Servais, Adrien François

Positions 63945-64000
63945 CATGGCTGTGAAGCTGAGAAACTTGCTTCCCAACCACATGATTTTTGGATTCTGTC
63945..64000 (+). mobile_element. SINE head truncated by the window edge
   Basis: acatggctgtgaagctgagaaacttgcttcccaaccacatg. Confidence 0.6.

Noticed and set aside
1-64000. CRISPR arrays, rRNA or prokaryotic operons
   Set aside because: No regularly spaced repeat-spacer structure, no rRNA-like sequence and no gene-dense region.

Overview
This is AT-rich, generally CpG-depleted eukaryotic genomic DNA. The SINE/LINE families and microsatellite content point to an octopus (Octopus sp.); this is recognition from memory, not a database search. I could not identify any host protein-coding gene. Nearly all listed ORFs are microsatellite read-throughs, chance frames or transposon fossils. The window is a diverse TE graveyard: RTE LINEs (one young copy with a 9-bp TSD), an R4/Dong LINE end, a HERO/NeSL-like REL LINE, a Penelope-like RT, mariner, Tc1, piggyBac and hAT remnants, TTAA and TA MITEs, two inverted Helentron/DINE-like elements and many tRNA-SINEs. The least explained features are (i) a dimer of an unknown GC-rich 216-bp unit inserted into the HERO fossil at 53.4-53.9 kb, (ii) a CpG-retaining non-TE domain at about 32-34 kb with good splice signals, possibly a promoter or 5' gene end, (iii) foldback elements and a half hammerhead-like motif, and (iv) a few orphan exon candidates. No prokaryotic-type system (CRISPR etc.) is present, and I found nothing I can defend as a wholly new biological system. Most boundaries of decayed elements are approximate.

Remarkable Belgian violoncellist, said to have been one of the most distinguished of modern times, also a composer of considerable music for his instrument. He was born at Hal, near Brussels. Was first a pupil of his father, a talented musician, then studied at the Brussels Conservatory with Platel, under whose guidance he became a master of the cello. Servais spent three years in a theatre orchestra, in his native town, then made his debut as a concert-player at Paris in 1834, meeting with striking success. He played at the Philharmonic concerts in London, then returned to Brussels for a year of study, during which time he formed the style which afterwards made him famous throughout Europe. For twelve years he toured all the leading cities of the Continent, going as far north as Siberia. In 1848 he was appointed a professor at the Brussels Conservatory, and instructed many pupils who afterwards became famous. He was soloist to King Leopold and on terms of the greatest intimacy with Vieuxtemps, with whom he made many tours. Servais is credited with having invented the peg that supports the cello. He composed three concertos; and sixteen fantasias for the violoncello; fourteen duos for the same instrument; three duos for violin and cello; and other works, written jointly with Vieuxtemps and Leonard.